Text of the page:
Each redistricting dataset merges the electoral data the SWDB collected and processed over the preceding decade with the most current census data (PL94-171). The result is a census block level dataset that allows for longitudinal analysis of electoral data over time on the same unit of analysis. Electoral data consist of the Statements of Vote (SOV) and Statements of Registration (SOR) for each statewide election. These data are collected from the Registrars of Voters for each of the 58 California counties with each election.
The SWDB collects the Statement of Vote and the Statement of Registration along with various geography files from each of the 58 counties for every statewide election. The Statement of Vote is a precinct level dataset and precincts in California change frequently between elections. The goal of the SWDB is to make election data available that can be compared over time, on the same unit of analysis – a precinct, a census block or a census tract.
Fairbanks Daily News-Miner
May 5, 2013
The Alaska Redistricting Board should not be taking a "wait and see" approach to redrawing election districts.
That is, don't wait to see how the U.S. Supreme Court rules this summer in an Alabama case on the Voting Rights Act before correcting the problems identified by the Alaska Supreme Court with Alaska's election districts.
The five-member board should keep first things first.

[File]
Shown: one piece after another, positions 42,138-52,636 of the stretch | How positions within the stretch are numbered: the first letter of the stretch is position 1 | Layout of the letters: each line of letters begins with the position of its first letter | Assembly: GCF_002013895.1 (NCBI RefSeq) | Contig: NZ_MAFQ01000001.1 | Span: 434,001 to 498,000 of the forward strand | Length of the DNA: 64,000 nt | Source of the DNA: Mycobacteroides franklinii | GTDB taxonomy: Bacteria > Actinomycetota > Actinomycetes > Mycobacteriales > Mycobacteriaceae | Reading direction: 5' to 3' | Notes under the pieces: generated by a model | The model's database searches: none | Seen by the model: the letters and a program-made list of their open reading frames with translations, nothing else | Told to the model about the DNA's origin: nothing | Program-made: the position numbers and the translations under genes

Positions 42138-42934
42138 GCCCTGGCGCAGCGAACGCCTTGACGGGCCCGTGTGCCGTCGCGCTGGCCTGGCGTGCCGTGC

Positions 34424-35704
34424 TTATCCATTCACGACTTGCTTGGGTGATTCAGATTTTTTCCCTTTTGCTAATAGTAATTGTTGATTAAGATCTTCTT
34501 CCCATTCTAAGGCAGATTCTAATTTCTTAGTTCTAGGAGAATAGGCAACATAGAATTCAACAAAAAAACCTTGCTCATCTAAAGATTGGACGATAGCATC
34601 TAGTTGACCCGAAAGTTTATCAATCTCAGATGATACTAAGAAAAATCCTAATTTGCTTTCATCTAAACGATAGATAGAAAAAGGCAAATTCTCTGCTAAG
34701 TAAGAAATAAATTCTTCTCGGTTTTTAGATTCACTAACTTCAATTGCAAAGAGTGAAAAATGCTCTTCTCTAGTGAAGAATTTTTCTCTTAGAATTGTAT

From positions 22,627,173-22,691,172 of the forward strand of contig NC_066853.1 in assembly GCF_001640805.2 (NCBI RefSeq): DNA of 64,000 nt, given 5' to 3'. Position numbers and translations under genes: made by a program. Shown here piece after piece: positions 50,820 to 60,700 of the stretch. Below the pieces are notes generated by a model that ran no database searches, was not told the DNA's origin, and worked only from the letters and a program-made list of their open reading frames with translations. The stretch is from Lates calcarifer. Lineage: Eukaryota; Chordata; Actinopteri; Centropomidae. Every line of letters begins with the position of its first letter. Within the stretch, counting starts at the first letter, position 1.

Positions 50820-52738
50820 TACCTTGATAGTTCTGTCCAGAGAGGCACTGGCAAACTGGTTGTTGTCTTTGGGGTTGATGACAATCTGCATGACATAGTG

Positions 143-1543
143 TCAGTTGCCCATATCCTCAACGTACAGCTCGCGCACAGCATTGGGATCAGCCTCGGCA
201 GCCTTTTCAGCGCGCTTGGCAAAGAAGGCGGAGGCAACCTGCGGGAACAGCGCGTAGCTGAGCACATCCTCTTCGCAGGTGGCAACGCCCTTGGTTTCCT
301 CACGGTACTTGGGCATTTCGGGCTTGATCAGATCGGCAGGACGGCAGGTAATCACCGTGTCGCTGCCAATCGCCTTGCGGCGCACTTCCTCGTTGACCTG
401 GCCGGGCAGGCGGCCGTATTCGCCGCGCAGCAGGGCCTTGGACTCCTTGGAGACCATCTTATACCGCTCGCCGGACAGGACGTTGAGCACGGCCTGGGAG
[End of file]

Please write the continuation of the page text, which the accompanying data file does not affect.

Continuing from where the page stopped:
The Alaska Supreme Court has given the five-member board clear instructions — redraw the 40 election districts to meet the requirements of the Alaska Constitution.
Once that is done, then consider how the federal rules come into play. Regardless of what the federal court decides, the state rules have to be dealt with first.
The procedural and court battles over redistricting in Alaska are likely to continue after this summer, but the board should get to work now to increase the chances that a solid plan will be in place by the 2014 elections.
We disagree with Chairman John Torgerson, who said in April that the board would not resume its work until after the U.S. Supreme Court rules.
The flaw in that approach is that the plan prepared by the board failed to meet the requirements of the Alaska Constitution, which are not related to the issues at stake in the federal case.
The board should heed the words of the Alaska Supreme Court: "The first step in the redistricting process is to construct districts that comply with the requirements of the Alaska Constitution."
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